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        Economic and Social Council
19 July 2004

Original: English

United Nations Children’s Fund
Executive Board
Second regular session 2004
13-17 September 2004
Item 9 of the provisional agenda*

Summary of midterm reviews and major evaluations of country programmes

Middle East and North Africa region

This report was prepared in response to Executive Board decision 1995/8 (E/ICEF/1995/9/Rev.1), which requested the secretariat to submit to the Board a summary of the outcome of midterm reviews (MTRs) and major country programme evaluations, specifying, inter alia, the results achieved, lessons learned and the need for any adjustments in the country programme. Country offices in the region carried out the evaluations and studies described in this report were during 2002-2003. No country conducted an MTR in 2003.


1. Country offices in the region supported 109 studies in 2003. Only a few of these are summarized here. Several were devoted to emergencies in Iraq and in the Occupied Palestinian Territory. UNICEF produced a major evaluation of its work preparing its humanitarian response to war in Iraq along with a series of “Watching Briefs” and other studies in the immediate aftermath of the war. It also supported studies in other emergency situations, including a review of the nutritional situation of Palestinian children. Other studies focused on priorities set out in the Millennium Development Goals and the UNICEF medium-term strategic plan. These issues included gender in education, sexual exploitation, female genital mutilation and cutting, violence in schools, early child education and maternal health.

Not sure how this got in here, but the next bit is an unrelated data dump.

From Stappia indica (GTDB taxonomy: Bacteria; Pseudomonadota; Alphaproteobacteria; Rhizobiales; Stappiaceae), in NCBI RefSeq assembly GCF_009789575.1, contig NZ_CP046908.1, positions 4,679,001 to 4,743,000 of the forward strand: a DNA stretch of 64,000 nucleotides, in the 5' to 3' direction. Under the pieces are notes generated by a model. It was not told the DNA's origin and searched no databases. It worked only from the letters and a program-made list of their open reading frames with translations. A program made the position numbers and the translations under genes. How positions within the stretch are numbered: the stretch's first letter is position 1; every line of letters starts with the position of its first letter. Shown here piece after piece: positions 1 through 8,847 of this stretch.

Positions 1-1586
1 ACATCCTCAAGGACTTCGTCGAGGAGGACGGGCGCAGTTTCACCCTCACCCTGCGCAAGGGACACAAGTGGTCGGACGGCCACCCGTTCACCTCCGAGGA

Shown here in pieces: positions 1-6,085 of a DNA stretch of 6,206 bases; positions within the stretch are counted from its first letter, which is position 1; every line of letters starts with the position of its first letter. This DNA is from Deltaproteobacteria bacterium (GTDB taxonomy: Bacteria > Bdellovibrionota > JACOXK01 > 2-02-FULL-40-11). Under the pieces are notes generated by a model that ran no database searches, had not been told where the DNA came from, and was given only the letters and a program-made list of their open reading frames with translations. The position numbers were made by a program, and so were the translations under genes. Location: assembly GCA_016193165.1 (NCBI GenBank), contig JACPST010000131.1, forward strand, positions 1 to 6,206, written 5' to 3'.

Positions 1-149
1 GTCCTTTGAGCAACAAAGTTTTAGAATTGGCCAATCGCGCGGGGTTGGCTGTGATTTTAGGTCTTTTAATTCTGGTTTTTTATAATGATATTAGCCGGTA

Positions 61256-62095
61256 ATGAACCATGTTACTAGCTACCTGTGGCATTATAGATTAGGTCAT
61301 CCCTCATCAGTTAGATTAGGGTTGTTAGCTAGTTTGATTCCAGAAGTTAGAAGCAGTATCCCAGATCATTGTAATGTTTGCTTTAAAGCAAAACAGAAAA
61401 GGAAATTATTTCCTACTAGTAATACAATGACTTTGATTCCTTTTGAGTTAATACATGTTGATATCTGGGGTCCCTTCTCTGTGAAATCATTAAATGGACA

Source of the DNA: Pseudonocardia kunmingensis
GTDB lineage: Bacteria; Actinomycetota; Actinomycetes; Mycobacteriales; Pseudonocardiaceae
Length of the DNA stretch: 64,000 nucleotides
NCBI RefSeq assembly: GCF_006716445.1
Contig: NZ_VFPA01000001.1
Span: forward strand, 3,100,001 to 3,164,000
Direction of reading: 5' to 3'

Major country programme evaluations

The Iraq emergency: preparedness and early response

2. UNICEF undertook an extensive evaluation of its preparedness-planning and early response in Iraq. The report of the evaluation, which was completed in April 2004, offers an in-depth review of UNICEF involvement in the Iraq emergency and provides valuable recommendations for the future in each area covered.

3. Major findings include:

(a) Each of the five country offices (Jordan, Iran, Iraq, the Syrian Arab Republic and Turkey) achieved its planned level of standing readiness before the war;

(b) The planning processes were productive both internally and in terms of developing important links with United Nations and non-governmental organization (NGO) partners, but these processes were also drawn out and onerous;

(c) Pre-positioning of supplies before the war, and trucking from surrounding countries immediately after the war, provided direct assistance to at least 2 million Iraqi children;

(d) Media coverage of children’s needs was very good, and seems to be partly responsible for early and very successful fund-raising;

(e) UNICEF made a substantial contribution to inter-agency planning and coordination at country, regional and headquarters levels. In the concerned countries, UNICEF staff took on the coordination of United Nations and NGO partners in at least one, and often two or three, sectors per country;

(f) A cluster approach to emergency coordination worked well and replaced an earlier concept of lead agencies. Clusters provided a more neutral forum where large and small agencies could meet to sort out coordination issues. Three out of the four sector coordinators working in UNICEF were seconded from other organizations, an arrangement that generally worked well;

(g) Programme management procedures need more streamlining. Current systems for contract management often complicate and slow down emergency response;

(h) In general, staff deployments worked well. However, UNICEF systems for finding and deploying personnel still need to be strengthened.

Iraq emergency: the Watching Briefs